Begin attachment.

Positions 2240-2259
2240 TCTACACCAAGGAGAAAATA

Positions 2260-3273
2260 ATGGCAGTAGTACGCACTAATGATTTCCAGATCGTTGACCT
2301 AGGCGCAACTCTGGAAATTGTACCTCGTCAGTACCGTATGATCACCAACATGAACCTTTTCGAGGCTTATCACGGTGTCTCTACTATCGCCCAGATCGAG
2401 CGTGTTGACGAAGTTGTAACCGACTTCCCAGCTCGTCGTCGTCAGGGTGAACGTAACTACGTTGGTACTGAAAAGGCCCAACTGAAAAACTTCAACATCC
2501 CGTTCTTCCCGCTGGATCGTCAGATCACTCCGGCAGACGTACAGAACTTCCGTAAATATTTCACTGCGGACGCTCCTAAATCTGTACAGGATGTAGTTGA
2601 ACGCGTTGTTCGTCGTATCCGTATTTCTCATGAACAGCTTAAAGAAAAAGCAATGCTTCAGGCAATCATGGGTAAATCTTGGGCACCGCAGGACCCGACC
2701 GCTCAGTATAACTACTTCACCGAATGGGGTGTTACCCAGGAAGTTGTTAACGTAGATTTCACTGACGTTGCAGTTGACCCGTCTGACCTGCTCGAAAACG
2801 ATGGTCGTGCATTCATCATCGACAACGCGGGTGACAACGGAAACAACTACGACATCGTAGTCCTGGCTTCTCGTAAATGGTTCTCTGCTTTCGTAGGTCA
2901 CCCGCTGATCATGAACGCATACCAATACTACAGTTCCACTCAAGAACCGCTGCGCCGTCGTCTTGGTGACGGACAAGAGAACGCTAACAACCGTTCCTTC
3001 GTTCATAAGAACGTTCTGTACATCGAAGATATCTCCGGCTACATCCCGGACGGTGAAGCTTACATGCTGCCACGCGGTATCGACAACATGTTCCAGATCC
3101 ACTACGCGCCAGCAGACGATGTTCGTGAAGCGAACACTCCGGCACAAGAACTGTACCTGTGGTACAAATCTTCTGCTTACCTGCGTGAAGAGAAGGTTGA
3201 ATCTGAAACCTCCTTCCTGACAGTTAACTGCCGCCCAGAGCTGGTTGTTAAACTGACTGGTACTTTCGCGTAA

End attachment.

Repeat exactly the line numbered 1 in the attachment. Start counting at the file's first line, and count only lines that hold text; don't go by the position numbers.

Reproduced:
Positions 2240-2259